With the European population growing older, the challenge is to keep an increasing number of seniors across all European countries healthy and active. In Europe, between 13.5 % and 29.7 % of older adults living at home are malnourished or at risk of protein energy malnutrition. PROMISS aims to better understand and ultimately prevent protein energy malnutrition in seniors. Thereby, PROMISS will contribute to improve active and healthy ageing.
Nutrition for healthy ageing
PROMISS Newsletter #4 – Recommendations on sustainable protein intake
The Horizon2020 PROMISS project tackles malnutrition with a specific focus on protein-energy malnutrition.
PROMISS makes use of large-scale databases to understand the relationships between food intake, food characteristics, physical activity, the oral and gut microbiota, and poor appetite, malnutrition and poor health among older adults. Preferences and attitudes of older persons about food intake and physical activity are also taken into account.
Based on the outcomes of this research, PROMISS has developed optimized, sustainable and evidence-based dietary and physical activity recommendations
This newsletter focuses on the recommendations on sustainable protein intake for older people living at home.
- PROMISS recommendations on sustainable protein intake (p. 2-5)
- Our food choices can make a difference in coping with climate change.
- Acceptability of protein sources among older persons in Europe
- Readiness for older adults to consume alternative, more sustainable protein sources
- Dietary changes needed to achieve a high-protein, environmentally sustainable diet
- Recommendations for environmentally sustainable protein consumption
- What comes next? (p. 5-6)
- Recommendations for key target stakeholders
Enjoy reading the fourth PROMISS Newsletter (click here).
Associations between Objectively Measured Physical Activity, Sedentary Behaviour and Time in Bed among 75+ Community-dwelling Danish Older Adults
Li-Tang Tsai, Eleanor Boyle, Jan Brønd, Gry Kock, Mathias Skjødt, Lars Hvid, Paolo Caserotti
BMC Geriatrics, 21, Article number: 53 (2021)
Background and Method
Older adults are recommended to sleep 7-8 hours/day. Time in bed (TIB) differs from sleep duration and includes also the time of lying in bed without sleeping. This study was based on cross-sectional analysis of the Healthy Ageing Network of Competence (HANC Study). Physical activity and sedentary behaviour were measured by a tri-axial accelerometer (ActiGraph) placed on the dominant wrist for 7 days. TIB was recorded in self-reported diaries and participants were categorized as “usually”, “sometimes”, or “rarely” meeting the recommended TIB of 7-9 hr/night in the measurement period, corresponding to “≥80%”, “20-79%”, and “<20%” of measurement days, respectively.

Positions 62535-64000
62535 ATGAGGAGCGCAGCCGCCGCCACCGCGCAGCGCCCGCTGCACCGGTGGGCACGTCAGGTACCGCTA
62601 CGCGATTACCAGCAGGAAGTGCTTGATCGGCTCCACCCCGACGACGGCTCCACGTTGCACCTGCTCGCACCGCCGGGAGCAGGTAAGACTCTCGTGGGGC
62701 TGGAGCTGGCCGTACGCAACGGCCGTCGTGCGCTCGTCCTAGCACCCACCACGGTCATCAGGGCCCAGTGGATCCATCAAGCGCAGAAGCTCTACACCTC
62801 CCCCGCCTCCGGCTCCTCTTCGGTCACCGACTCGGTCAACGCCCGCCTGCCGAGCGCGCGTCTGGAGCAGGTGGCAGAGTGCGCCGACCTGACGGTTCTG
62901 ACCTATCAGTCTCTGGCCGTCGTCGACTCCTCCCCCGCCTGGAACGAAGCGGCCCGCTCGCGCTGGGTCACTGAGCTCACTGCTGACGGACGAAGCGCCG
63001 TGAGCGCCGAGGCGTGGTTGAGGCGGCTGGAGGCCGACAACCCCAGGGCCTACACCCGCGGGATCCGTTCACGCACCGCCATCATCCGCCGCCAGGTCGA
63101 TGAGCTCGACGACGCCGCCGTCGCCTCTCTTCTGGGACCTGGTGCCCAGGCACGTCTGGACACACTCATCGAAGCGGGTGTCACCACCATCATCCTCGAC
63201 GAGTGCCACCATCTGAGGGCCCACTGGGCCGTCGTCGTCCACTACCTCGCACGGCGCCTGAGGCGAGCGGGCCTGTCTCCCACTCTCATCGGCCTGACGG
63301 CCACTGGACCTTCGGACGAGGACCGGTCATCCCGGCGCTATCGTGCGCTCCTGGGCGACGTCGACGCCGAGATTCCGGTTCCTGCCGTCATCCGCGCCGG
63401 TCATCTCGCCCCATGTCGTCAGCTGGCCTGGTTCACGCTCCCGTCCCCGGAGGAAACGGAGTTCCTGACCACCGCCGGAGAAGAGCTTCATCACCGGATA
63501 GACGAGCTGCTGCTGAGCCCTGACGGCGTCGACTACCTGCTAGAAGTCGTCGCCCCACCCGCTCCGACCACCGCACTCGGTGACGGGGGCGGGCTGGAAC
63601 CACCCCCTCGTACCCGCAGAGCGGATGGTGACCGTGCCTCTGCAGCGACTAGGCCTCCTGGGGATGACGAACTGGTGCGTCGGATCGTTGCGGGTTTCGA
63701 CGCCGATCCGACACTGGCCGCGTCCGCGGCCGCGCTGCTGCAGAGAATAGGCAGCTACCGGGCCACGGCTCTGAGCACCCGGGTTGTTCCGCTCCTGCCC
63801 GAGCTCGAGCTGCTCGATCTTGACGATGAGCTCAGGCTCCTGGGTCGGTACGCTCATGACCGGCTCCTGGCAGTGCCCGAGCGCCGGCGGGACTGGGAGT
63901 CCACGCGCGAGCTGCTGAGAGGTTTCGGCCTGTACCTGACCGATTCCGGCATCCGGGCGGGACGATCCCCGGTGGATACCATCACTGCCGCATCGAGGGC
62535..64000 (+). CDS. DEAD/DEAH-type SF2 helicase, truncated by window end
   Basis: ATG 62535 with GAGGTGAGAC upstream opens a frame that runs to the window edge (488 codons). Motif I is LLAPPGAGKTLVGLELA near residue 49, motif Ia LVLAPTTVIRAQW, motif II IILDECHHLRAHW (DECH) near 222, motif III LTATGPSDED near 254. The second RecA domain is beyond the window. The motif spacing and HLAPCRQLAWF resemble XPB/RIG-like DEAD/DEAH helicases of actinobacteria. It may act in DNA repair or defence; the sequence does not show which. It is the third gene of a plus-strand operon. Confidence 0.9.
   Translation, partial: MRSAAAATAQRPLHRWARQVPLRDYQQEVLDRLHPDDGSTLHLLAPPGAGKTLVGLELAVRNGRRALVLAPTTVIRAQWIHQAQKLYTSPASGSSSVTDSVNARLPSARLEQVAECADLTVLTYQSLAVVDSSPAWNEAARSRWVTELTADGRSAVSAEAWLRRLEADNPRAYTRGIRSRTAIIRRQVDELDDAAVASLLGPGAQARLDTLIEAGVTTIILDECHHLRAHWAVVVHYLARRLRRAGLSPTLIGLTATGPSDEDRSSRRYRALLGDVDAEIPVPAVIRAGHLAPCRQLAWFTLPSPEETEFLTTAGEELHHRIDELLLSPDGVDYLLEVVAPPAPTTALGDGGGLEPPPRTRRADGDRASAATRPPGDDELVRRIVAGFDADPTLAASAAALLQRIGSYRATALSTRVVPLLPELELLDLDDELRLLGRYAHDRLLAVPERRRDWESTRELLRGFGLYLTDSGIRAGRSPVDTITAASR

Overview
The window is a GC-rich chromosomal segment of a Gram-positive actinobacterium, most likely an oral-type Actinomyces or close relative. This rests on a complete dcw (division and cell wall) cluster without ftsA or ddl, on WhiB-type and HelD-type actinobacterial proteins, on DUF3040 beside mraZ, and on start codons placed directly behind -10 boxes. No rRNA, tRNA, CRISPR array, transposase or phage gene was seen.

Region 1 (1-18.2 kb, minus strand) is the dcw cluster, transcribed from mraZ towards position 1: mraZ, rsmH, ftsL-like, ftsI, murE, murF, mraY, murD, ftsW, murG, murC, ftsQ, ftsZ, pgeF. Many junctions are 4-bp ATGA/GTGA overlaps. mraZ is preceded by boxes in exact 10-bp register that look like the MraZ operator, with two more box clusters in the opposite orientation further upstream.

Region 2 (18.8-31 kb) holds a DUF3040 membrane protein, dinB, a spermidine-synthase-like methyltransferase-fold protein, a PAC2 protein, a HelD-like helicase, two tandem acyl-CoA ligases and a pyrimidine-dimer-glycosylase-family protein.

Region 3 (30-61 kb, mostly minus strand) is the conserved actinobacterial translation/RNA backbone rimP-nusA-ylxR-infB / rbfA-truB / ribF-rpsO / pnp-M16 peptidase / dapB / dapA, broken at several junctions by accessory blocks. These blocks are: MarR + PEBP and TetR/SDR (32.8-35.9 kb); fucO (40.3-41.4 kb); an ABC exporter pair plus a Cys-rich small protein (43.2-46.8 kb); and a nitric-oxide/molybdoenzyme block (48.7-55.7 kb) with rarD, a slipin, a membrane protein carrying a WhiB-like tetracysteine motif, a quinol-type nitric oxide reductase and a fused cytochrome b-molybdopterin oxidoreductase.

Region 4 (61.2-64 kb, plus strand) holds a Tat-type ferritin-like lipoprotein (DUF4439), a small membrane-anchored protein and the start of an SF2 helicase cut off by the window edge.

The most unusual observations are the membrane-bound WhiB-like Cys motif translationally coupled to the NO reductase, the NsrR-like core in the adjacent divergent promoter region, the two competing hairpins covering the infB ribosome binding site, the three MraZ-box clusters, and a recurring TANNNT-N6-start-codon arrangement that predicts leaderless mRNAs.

Results and Conclusion
341 older adults (median age 81 (IQR 5), 62% women) were included with median TIB of 8hr 21min (IQR 1hr 10min)/day, physical activity level of 2054 (IQR 864) counts per minutes (CPM)/day with 64% (IQR 15%) of waking hours in sedentary behavior. Those who are more active (with average CPM within the highest tertile) are less likely to be categorized as “rarely” complying to 7-9hr TIB (67 % lower risk) when compared to those who are less active (CPM within the lowest tertile of average CPM). Being highly sedentary (≥10 hr/day of sedentary behavior) resulted in over 3 times higher risk to be categorized as “rarely” complying to 7-9hr TIB (relative risk ratio 3.21 (1.50-6.88), p=0.003). For older adults, being physically active and less sedentary was associated with being in bed for 7-9 hours/night for most nights (≥80%). Practical implication of this study is to recommend older adults to be in bed for preferably 7 to 9 hours per night. In order to achieve this goal, clinicians can recommend evidence-based strategies to older adults for promoting adequate TIB and improving sleep quality. Future longitudinal studies are warranted to explore the causal relationship between physical activity, time in bed, and sleep duration. Lower sensitivity of wrist-worn accelerometers to distinguish physical activity at higher intensities needs to be considered and perhaps replaced or coupled with measures from thigh-worn or hip-worn accelerometers.
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